Rs-FMRI preprocessing and DC analysis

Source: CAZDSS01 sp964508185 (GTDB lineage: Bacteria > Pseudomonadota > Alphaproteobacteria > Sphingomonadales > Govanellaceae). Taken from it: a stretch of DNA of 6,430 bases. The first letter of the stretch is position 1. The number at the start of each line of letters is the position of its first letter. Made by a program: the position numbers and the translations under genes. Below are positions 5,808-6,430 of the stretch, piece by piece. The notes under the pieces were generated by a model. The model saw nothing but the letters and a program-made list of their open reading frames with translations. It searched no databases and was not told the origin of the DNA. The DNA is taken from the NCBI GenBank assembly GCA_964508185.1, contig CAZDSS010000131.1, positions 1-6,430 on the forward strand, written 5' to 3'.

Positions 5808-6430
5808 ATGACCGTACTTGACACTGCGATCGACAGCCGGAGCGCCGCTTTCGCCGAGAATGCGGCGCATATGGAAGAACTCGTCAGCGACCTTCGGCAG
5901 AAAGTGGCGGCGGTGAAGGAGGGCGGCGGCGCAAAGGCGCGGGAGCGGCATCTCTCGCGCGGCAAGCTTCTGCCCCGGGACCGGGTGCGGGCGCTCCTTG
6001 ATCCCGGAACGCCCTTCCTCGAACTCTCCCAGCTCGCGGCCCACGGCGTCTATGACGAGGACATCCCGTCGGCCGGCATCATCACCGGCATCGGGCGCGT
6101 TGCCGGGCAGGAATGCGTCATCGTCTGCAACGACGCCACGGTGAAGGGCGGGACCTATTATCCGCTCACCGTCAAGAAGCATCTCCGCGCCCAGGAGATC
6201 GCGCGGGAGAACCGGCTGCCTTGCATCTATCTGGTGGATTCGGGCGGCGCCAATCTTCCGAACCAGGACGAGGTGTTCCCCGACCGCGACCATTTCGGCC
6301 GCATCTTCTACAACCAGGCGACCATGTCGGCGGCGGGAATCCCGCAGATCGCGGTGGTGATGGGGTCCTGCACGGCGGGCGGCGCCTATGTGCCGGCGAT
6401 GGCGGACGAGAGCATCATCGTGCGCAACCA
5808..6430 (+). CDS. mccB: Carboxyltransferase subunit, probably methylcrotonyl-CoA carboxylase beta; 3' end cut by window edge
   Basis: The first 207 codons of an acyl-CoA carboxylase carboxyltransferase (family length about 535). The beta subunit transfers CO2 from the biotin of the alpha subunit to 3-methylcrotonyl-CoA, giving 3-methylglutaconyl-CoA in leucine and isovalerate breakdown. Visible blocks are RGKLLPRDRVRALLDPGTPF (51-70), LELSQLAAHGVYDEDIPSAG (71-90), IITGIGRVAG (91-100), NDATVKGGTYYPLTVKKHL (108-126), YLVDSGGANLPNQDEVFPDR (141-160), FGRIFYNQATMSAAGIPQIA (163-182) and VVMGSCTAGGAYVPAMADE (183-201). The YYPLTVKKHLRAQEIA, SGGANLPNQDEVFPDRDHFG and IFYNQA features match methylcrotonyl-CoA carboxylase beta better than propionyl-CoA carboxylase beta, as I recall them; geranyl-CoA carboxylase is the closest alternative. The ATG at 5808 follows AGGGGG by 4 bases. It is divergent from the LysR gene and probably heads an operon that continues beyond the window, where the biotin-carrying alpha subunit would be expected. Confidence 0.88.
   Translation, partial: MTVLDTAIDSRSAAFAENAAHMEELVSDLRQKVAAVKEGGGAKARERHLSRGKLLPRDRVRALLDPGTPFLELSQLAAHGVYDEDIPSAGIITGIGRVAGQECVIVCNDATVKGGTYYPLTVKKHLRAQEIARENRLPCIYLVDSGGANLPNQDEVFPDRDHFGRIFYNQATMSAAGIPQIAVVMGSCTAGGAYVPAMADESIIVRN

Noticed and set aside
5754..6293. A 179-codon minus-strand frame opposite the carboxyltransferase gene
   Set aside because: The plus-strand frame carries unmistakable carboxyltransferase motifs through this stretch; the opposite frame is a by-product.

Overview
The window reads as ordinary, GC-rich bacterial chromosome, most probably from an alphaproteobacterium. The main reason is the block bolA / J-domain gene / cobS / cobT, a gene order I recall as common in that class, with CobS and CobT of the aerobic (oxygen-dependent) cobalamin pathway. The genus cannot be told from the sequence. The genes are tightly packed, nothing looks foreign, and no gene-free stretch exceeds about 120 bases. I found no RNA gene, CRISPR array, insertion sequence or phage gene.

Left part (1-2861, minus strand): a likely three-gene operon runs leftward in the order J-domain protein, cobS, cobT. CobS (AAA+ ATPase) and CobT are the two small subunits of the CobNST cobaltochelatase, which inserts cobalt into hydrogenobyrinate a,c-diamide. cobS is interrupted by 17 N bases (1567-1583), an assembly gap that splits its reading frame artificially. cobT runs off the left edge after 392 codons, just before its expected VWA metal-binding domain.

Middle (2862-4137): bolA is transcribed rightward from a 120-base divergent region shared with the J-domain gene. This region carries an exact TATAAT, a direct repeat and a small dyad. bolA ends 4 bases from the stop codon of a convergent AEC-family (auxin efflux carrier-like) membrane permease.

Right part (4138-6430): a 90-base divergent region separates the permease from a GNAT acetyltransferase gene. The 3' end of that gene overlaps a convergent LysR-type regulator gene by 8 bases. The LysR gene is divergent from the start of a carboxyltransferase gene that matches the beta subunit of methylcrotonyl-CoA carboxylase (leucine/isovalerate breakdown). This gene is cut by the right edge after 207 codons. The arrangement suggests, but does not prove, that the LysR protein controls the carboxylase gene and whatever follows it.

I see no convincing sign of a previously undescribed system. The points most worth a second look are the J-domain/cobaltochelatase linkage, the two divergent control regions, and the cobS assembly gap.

EPI data was first preprocessed by DPARSF (Data Processing Assistant and Resting-State FMRI, version 2.2; State Key Laboratory of Cognitive Neuroscience and Learning, Beijing Normal University, Beijing, China.) [17] working with the statistical parametric mapping 8 (SPM8) on the Matlab platform, which included the removal of first 10 time points due to the consideration for instability of initial MRI signal and patients' difficult to adapt at first about MRI acquisition circumstance, slice timing with 20th slice as reference slice, realignment, normalization to standard MNI spaces by using EPI templates and re-sampling with 3 x 3 x 3 mm3, smoothing by Full Width at Half Maximum (FWHM) 4x4x4 kernel, to detrend and filter data with residual signals within 0.01-0.08 Hz to discard the bias from high-frequency physiological noise and low-frequency drift. As all subjects' head movements were less than 0.5 mm in translation and 1 degree in rotation by obtaining the motion time courses of all subjects, no subject was excluded due to no excessive motions were observed. The realignment estimates were also used for reducing motion contamination for the data [18]. A study-specific MNI template was derived from segmented transformed images consisting of gray matter, white matter and cerebrospinal fluid into the MNI space. The filtered RFMRI data was registered (nonlinear elastric registration) to this symmetric study-specific MNI template, which was created by voxel-based morphometry of T1 images. The estimated motion parameters were obtained for each subject regressed on each voxel. Non-gray matter nuisances, such as the white matter and CSF signals, were regressed to reduce the motion artifacts [18]. Several sources of spurious covariates were removed except global signals due to the controversy about removing the global signal in the resting-state functional connectivity data [19, 20]. The global signal regression method combined with within-subject and censoring-based artifact removal strategy [21] were also used for reducing motion artifacts. The individual-level covariates of motion included Friston-24 parameter model (6 head motion parameters, 6 head motion parameters one time point before, and the 12 corresponding squared items) and group-level covariates of motion included framewise displacement motion regression model [22]. We also implemented some denoising procedure that produces incompletely denoised time series (e.g., mean white matter signal regression), and then to use partial correlations rather than full correlations to study relationships among the time series. The final output data after DPARSF preprocessing was then processed by REST (Resting State FMRI Data Analysis Toolkit, version 1.4; State Key Laboratory of Cognitive Neuroscience and Learning, Beijing Normal University, Beijing, China.) [23] and DC data was produced subsequently.